The Age of Plenty

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Episode 2 of 3

Duration: 1 hour

This major new series tells the untold story of how big business feeds us by transforming simple commodities into everyday necessities and highly profitable brands.

This episode tells the incredible story of how business has turned grain into one of the biggest success stories of the modern food industry.

With unprecedented access to the world's largest food companies, including Kellogg's, this is the inside story of how breakfast cereals have transformed the way we eat and the way we live.

This is the original processed, convenience food. It has ushered in a modern age of plenty in terms of choice and abundance.

Cereals are cheap and abundant but their real value lies in the processing, advertising and marketing that goes into creating well known brands.

It's a controversial business that both responds to and drives our changing relationship with food and our obsession with health.

The Money Programme team tells the story of a business that has helped shape the modern world of business and advertising we know today.

Music Played

22 items
  • The Breakfast Cereal Story.

    What all cereals have got in common is they started as grain - a cheap and characterless commodity. The grain is processed before advertising loads it with meaning. The result is sold for a big profit. Understand this process and you understand the modern food business.

    Ninety four per cent of us have a box of cereal in our kitchen cupboards. But a century ago nobody did. How did this emblematic industry colonise our kitchen cupboards so comprehensively?

    The answers lie in a sleepy American town, surrounded by a surplus of corn, Battle Creek in Michigan.

    One of the major players in the corn gold rush was the now world-famous Kellogg company. What set Kellogg apart from other companies was the visionary commitment of one of its founding brothers W.K. Kellogg to advertising. He gambled a third of his start up capital on one advertisement in the Ladies Home Journal, one of the most widely read magazines of his day.

    This single act helped usher in the modern world of advertising we all now inhabit.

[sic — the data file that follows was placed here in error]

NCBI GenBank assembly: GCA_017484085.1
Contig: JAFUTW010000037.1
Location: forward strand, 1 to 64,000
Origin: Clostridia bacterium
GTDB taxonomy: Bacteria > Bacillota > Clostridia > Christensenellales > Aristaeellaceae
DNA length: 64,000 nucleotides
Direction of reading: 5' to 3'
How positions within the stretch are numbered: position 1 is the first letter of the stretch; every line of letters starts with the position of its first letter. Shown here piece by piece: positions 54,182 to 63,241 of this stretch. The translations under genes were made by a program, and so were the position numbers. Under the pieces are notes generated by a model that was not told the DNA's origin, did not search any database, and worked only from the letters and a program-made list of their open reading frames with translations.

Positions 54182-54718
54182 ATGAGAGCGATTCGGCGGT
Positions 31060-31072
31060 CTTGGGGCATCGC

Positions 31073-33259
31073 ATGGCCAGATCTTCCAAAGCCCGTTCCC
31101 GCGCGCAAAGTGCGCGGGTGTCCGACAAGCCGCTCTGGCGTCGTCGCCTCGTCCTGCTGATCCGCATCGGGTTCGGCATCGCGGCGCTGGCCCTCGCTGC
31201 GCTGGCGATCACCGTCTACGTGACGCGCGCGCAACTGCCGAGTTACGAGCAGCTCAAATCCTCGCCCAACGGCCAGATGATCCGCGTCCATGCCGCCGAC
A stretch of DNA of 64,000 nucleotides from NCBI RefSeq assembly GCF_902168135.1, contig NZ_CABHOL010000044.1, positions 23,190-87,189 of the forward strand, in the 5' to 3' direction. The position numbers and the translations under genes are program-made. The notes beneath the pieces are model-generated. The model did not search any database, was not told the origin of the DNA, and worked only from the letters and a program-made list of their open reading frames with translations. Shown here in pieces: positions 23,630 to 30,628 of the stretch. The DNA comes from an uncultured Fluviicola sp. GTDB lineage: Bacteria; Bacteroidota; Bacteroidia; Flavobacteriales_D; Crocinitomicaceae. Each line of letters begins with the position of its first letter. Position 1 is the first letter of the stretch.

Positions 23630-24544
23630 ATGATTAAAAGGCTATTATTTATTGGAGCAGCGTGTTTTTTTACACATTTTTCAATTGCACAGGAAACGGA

By the mid 50s, the cereal industry, led by Kellogg’s, had grown from nothing to an estimated half a billion dollars in value. Americans loved it. The emotional connection had been established. Previously characterless grain was now charged with meaning.

    Across the Atlantic in 1954 Britain finally abandoned food rationing. So when ITV launched a year later, it was the perfect opportunity for the Americans to swoop.

    The route to success was clear. Heavy spending on advertising means powerful imagery, brand loyalty - and boxes flying off the shelf. It remains so today. More money is spent on advertising cereal than on any other food. Kellogg’s spends more than all its UK rivals put together.

    By the 1960s, Britain was changing. It was a time of optimism and the years of austerity and tradition were being cast off. This was the perfect environment for a food that sold itself as modern and aspirational, a ‘now’ food for ‘now’ people.

    The cereal story is one of constant reinvention, and restless searching for new ways to add value to grain. The latest manifestation left the cereal bowl altogether, spawning a brand new multi-million pound sector. It was the most radical step of all in the evolution of cereals. It was the cereal bar.

    Huge empires in the breakfast cereals business have been built on the simple idea of endlessly adapting a cheap commodity and adding value to it. It’s an idea that has been replicated across the entire food industry, water is bottled and yogurt becomes a super food. Each transition promises us convenience, health, dreams - and for the food business, Money

    In Britain, we eat more cereals than anywhere outside America. The industry has come a long way from Battle Creek to its position as undisputed champion of the breakfast table. From the corn flake to the bar, cereal has become the blank slate for our aspirations and neuroses, and in the process, has made billions.


Series Producer
Hamo Forsyth
Jeremy Jeffs
Jeremy Jeffs
Executive Producer
Dominic Crossley-Holland


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